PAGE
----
Celebithil: I'm married to a mathematician. I always fall asleep before he gets to the part about the beauty of it all .

Seriously, though, you are probably right about this professor using the example to get the attention of his students.

However in order to make mathematics more "interesting" to the general public (or just the children at school) some people deem it necessary to present mathematics only in "applied" situations, thereby losing focus of the beauty of the mathematics itself and making themselves (and in association mathematics in general) look foolish by the ridiculousness of their real world stories.


Mathematics do not really live in a "separate" world (there are in fact different worlds of mathematics, with connections between themselves) and applied mathematics can be as beautiful as pure mathematics.

PS: and I am not *married* to a Mathematician: I am a Mathematician. ;)

[ edited by Le ComitÚ on 2006-10-26 09:53 ]
Anyhow, I know for a fact that vampire exist. And tomorrow, I am killing another of them (he works in my lab, his office is just accross the corridor; he faints to be human - he even laughs at my jokes - but I know he is not; and tomorrow, he is dead (well... *more* dead, anyhow... the kind of dead that no longer moves)).
Dust can move, in a stiff breeze. If you have allergies he could still get you Le Comite ;).

I wonder if Celebithil is talking about the way maths clearly describes and is related to the real world but we're not absolutely certain how or why (e.g. Pi or the way the Fibonacci sequence pops up in unexpected places) ? Or maybe we are sure how and why and it's just me that doesn't know ;). I agree though, applied maths is every bit as worthwhile as pure and probably more useful in teaching.

BTW, the two-way blood flow isn't always a requirement for vampirism though it is in Joss' version so his proof isn't really flawed, it just has some unstated assumptions (at least in the linked article). His axioms of vampirism disagree with Joss' is all.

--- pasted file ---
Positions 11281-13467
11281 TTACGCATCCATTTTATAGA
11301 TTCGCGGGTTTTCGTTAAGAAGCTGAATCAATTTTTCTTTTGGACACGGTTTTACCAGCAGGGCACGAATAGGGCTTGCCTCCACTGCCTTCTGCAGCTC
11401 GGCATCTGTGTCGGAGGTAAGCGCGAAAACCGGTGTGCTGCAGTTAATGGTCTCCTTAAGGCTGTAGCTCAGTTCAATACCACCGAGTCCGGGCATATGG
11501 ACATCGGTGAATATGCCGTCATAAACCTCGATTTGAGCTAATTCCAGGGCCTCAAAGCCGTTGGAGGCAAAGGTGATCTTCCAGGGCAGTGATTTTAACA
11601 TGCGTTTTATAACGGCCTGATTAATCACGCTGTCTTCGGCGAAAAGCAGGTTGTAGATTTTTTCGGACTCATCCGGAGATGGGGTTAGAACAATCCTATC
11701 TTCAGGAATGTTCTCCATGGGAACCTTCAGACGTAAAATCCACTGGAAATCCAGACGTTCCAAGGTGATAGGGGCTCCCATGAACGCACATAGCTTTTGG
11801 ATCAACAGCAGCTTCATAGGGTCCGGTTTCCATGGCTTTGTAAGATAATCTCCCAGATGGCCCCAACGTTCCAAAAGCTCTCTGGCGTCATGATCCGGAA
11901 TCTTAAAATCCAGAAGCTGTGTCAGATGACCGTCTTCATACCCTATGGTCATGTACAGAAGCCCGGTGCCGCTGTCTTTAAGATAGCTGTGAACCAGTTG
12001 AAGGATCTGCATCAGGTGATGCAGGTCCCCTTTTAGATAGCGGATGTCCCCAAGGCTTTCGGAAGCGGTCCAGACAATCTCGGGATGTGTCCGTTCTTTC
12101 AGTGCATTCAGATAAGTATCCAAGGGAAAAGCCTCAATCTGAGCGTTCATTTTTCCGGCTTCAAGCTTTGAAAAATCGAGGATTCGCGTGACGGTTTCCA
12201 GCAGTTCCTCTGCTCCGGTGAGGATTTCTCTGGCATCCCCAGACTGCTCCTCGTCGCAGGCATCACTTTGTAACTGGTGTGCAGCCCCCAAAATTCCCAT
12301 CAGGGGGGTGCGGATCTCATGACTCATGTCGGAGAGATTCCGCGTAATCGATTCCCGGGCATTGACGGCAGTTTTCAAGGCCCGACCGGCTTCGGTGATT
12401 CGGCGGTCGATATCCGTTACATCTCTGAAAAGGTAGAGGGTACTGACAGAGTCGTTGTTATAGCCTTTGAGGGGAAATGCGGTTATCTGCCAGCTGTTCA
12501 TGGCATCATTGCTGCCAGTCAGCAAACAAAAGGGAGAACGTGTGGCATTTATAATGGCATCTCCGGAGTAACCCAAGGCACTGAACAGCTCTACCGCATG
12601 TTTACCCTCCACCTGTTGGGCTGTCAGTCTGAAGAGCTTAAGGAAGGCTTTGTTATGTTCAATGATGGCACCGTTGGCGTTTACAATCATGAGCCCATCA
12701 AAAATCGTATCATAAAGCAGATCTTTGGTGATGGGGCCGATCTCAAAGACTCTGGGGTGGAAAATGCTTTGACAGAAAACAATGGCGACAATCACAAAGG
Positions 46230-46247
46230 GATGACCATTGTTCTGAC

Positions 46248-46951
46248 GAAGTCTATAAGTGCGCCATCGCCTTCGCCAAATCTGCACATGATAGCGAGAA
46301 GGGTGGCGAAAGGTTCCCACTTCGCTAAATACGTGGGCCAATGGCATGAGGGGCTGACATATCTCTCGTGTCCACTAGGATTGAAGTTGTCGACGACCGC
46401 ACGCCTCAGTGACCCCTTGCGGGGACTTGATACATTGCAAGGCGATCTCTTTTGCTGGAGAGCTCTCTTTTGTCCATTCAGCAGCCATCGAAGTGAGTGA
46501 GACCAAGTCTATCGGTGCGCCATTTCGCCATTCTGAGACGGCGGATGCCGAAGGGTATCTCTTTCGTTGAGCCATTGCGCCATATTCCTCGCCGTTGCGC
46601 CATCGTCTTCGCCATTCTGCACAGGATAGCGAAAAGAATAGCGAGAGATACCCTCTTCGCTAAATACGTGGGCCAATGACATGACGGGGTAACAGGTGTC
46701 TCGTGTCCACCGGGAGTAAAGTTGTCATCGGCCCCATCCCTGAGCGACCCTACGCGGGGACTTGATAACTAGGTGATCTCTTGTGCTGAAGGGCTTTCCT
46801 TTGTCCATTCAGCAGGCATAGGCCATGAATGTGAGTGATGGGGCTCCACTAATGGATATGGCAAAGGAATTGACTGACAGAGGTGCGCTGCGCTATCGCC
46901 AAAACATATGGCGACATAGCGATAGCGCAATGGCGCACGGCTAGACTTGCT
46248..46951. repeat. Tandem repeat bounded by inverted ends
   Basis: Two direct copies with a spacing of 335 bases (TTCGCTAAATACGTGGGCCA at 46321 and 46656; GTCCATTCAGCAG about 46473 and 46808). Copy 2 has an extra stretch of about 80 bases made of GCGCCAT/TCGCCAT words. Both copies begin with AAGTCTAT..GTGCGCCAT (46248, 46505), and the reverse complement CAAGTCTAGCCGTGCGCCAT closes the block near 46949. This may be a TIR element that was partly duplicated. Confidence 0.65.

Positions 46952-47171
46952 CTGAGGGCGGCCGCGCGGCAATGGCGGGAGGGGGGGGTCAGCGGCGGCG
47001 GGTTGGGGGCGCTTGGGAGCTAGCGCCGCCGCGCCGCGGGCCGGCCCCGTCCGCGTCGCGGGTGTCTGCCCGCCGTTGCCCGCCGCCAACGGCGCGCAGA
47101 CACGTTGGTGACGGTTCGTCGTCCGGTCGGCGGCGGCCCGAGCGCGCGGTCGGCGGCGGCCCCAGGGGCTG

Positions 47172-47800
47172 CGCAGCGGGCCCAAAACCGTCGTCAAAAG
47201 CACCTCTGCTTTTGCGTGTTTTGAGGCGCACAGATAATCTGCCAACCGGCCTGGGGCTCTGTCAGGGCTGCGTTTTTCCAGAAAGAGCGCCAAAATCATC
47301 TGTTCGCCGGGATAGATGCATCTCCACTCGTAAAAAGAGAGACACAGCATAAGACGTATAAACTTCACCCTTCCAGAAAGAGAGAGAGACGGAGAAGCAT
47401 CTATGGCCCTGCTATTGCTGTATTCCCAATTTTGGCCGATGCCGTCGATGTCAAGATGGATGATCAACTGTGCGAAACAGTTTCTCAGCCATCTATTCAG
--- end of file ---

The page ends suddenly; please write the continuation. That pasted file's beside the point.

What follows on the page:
Personally, i'm all for attempts to get people more interested/literate in maths and science (shows like 'Numb3rs' are great for that even if the maths is sometimes a bit dodgy and even 'House' always presents a rational world view). It's a constant puzzle to me that in most circles you can make elementary mistakes in maths, just shrug your shoulders and say 'Gosh, i'm really hopeless with numbers' and everyone just smiles and nods understandingly. Imagine if an adult were to say 'Gosh, i'm really hopeless at reading' ? I reckon the reaction may differ.
"(e.g. Pi or the way the Fibonacci sequence pops up in unexpected places) ?"

Well, Pi is the ratio of the circumfrence of a circle to its diameter, so I think we know where that comes from. The Fibonacci sequence doesnt really pop up in unexpected places, but I do think you are referring to the golden ratio, which appears in a bunch of places that baffle us. And its interesting because if you ever measure your arm from shoulder to elbow and shoulder to fingertip and then divide the two, in most people you will get the golden ratio (1.618). Same goes with the rings of sunflowers...

In a way, math is like any other science, it is discoverable, and in that sense Im guessing that clebithil was referring to this fact. For if it is discoverable, then it does seem to exist outside of us, not necessarily in a another world, but that which is in coherence with the coherence theory of truth, for instance. In other words, if it exists outside of us then it must exist somewhere and in some capacity. But thats philosophy of mathematics...

Uh the best I have about the article is that the ratio of 2^n would not seem to work when the vampire population overcame the human population because if there are now more vampires than humans, not every vampire would have a human to bite. Hence, the function isnt continuous (where I would assume that he assumes this) under the conditions the professor sets out, and hence he is incorrect. Thats all I got...

Edited because that was some pretty interesting grammar...

[ edited by jerryst3161 on 2006-10-26 11:03 ]
jerryst3161 re: Pi I actually meant the way it crops up in probability and in the distribution of primes among other unexpected places (it's even related, obliquely, to the length of rivers).

Clearly maths describes the world at a pretty fundamental level but do we know why it all makes so much sense i.e. what causes the 'hidden' order ? And though it's true that maths is similar in some ways to empirical science it's also true that maths can throw up paradoxes whereas if you find a paradox in science your theory has issues (and not the world ;).

(you're absolutely right though, I mixed up Fibonacci numbers with the golden ratio - which is from Fibonacci numbers but isn't the same thing. Busted ;)
I would comment but, gorram it, the sun is coming up!
re: Pi I actually meant the way it crops up in probability and in the distribution of primes among other unexpected places

Does Pi(x) have something to do with the value of Pi? I had a quick read of a few sites and couldn't find anything. Am I missing something obvious?
I'm more than amazed by amazing lack of relevance of this artikel. That said. The model is extremely simplistic. If vampires do exist you only have to bless all the water and they will get extinct very quickly. Of crouse there is a balance somewhere and vammpires can exist.


Third. His conclusion is wrong. The idea that we would all be vampires is very much true. Hence, vampires exist.